Exit of Argentina’s President Offers Value Opportunity
Wastrel governments the world over are borrowing at negligible rates of interest (some at less than zero). Argentina, for all intents and purposes, can’t borrow, at least not on the international capital markets. The country’s a mess and it pays mess-appropriate yields. The Argentine value opportunity is the subject at hand.
Like Russia, Argentina is so bad that it almost can’t get worse. Notice: almost. In human affairs, there’s always room for deterioration. The speculator in Argentine debt and equities may possibly suffer a permanent loss of capital. However, we judge that — again, as with Russia — valuations favor the optimist. Grant’s is bullish on the Country that Ruined Itself.
In a sense, Cristina Fernández de Kirchner, the disastrous two-term Argentine president, stands to do the value-seeking investor not one good turn, but two. In misgoverning, she’s wrecked the economy. By stepping down, she’ll improve it. Her policies have destroyed asset values. Her leaving will crystallize the opportunity to participate in the recovery of those values.
When Vladimir Putin may choose to become the ex-czar of Russia is anybody’s guess. When Fernández leaves office is already on the calendar. Her constitutionally mandated departure corresponds to the next presidential election in October 2015. Bloomberg recently quoted an Argentine asset manager, Claudio Porcel, to the effect that her successor, whoever he or she might turn out to be, will be a person to be envied: “The next president will regain market access and be able to raise as much as $60 billion in sovereign, provincial, and corporate debt. I can’t imagine a better job.”
Transportadora de Gas del Sur SA Share Price
A general strike in Argentina last week, the second in five months, is testament to how very much room there is for improvement. The unofficial — therefore, reliable — inflation rate is running near 40%. Business activity is stagnant or shrinking. The free-market peso is setting new lows against the dollar. Power outages are recurrent. In the province of Buenos Aires, home to one-third of Argentina’s 41 million people, residential real estate sales showed a 20% year-over-year decline in July; they’ve been falling for 30 consecutive months. Domestic financing activity is moribund.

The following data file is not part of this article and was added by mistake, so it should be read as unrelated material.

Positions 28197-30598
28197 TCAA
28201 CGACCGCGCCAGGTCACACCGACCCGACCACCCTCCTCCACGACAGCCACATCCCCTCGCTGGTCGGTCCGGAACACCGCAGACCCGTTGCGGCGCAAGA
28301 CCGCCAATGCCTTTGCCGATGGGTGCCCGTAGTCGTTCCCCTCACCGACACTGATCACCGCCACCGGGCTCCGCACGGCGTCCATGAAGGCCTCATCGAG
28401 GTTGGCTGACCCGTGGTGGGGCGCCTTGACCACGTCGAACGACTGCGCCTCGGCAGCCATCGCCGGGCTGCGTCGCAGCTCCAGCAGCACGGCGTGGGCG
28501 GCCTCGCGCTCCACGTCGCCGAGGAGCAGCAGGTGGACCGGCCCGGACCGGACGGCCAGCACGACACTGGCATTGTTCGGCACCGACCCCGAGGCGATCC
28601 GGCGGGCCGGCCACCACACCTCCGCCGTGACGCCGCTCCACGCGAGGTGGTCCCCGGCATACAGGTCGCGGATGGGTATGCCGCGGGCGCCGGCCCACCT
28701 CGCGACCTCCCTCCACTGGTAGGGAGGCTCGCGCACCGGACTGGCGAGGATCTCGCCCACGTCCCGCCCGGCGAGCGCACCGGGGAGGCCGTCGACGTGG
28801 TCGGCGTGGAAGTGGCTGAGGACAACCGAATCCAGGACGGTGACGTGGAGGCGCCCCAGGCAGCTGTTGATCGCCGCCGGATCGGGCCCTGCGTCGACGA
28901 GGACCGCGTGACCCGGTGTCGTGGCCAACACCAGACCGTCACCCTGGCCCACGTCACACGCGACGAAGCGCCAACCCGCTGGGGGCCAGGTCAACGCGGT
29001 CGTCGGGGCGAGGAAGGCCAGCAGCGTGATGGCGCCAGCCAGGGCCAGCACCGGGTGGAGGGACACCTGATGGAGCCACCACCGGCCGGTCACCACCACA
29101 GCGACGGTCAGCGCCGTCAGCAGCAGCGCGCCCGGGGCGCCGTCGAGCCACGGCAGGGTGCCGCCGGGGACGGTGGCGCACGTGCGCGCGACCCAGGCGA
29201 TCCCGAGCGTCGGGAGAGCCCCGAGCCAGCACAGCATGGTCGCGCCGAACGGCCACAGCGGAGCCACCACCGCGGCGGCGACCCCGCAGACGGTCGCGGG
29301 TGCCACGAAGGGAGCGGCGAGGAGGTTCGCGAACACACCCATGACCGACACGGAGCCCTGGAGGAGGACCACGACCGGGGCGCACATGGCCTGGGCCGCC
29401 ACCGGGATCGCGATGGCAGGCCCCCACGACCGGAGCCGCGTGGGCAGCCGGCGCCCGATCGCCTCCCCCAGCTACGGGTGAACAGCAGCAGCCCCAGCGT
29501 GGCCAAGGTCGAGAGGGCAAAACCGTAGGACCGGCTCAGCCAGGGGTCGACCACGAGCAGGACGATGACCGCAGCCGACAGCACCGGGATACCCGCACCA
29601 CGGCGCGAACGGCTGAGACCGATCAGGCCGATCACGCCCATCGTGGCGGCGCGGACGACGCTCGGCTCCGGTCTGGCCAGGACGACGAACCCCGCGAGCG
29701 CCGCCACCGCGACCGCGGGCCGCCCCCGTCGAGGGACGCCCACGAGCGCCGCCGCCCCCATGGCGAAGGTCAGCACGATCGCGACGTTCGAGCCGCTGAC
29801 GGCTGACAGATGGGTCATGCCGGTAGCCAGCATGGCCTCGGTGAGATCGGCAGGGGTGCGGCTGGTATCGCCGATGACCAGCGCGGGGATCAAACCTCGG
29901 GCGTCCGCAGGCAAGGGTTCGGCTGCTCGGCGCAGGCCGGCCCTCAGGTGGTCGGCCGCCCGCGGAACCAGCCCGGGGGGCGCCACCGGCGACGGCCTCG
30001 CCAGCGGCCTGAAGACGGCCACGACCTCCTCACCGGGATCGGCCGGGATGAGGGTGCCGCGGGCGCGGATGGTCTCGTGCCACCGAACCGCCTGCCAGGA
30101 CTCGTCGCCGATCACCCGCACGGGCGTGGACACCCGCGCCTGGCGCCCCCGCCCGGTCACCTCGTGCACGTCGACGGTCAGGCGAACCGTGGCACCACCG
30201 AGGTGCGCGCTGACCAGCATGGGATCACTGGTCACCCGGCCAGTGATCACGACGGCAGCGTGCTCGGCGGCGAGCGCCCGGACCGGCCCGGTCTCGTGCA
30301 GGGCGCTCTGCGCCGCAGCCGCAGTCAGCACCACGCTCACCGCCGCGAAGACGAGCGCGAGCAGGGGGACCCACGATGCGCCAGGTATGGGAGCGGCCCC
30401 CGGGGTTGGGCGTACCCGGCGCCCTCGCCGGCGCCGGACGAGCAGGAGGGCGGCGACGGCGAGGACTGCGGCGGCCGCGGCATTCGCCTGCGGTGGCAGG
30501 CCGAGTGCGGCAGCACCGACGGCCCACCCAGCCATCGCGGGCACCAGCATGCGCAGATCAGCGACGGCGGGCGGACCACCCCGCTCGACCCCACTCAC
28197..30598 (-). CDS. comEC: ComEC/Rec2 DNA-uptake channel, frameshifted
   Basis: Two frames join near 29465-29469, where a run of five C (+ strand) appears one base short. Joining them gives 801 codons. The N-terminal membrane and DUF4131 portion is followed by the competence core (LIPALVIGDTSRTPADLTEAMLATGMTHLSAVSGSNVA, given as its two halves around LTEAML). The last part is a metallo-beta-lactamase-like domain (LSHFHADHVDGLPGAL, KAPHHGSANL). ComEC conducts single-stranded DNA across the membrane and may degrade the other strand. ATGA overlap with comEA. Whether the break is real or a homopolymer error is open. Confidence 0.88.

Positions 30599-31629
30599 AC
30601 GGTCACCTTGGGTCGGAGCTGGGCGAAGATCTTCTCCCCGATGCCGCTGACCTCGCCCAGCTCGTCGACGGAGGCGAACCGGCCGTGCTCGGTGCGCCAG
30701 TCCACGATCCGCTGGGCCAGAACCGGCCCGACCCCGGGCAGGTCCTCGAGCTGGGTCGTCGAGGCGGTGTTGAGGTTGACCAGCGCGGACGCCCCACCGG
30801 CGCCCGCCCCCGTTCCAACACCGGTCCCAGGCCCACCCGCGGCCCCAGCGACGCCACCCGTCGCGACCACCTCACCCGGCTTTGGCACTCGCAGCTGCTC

If CFK, as La Presidenta is unaffectionately known, had merely debauched the currency, the Argentine opportunity would probably not be so ripe as it is today. But her government compounded the inflationary damage by instituting price controls, import bans, and capital controls. (In an especially maladroit attempt to pretty up the inflation data, the government leaned on McDonald’s to suppress the price of the Big Mac, that eponym of the Economist magazine’s Big Mac Index.) It nationalized the railroads and the pension system and expropriated the 51% ownership in YPF, the top Argentine oil company that was held by the Spanish energy company Repsol. It famously defaulted on its external debt and has spitefully refused to pay the $1.5 billion it owes to paid-up subscriber Paul Singer.
As it would be unfair to keep all the money it filches, the regime returns some of it to the people as gifts, or subsidies. “Consider,” relates colleague Charley Grant, “an ordinary electric bill from the Buenos Aires utility, Edenor S.A. The bill I’ve reviewed shows that 373 pesos worth of power was consumed in the 58 days to Jan. 24 ($44.35 at the official exchange rate, $26.27 at the so-called ‘blue,’ or free-market exchange rate, each as currently quoted). The consumer, however, bears nothing like the full freight. Post-subsidy, he or she pays just 162 pesos. To deepen feelings of customer gratitude, Edenor gives over a portion of the invoice to detailing just how much more those 58 days of power would have cost in Montevideo, Uruguay (1,347 pesos), or Santiago, Chile (823 pesos).”
It can’t be said that the prospects for post-Fernández relief are entirely undiscounted. Since the run-up to the 2013 election in which the incumbent Peronist party suffered its mid-term shellacking, the 13-company Argentine Merval Index has returned 75% in dollar terms, according to Bloomberg. Nor is there much suspense about who the next president might be. Daniel Scioli, governor of Buenos Aires province; Sergio Massa, the former head of Fernández’s cabinet; and Mauricio Macri, mayor of the city of Buenos Aires, are the three acknowledged front-runners. Whatever else their differences, the contenders seem to agree that capital controls must be lifted, real rates of interest restored, and a Paul Singer settlement effected.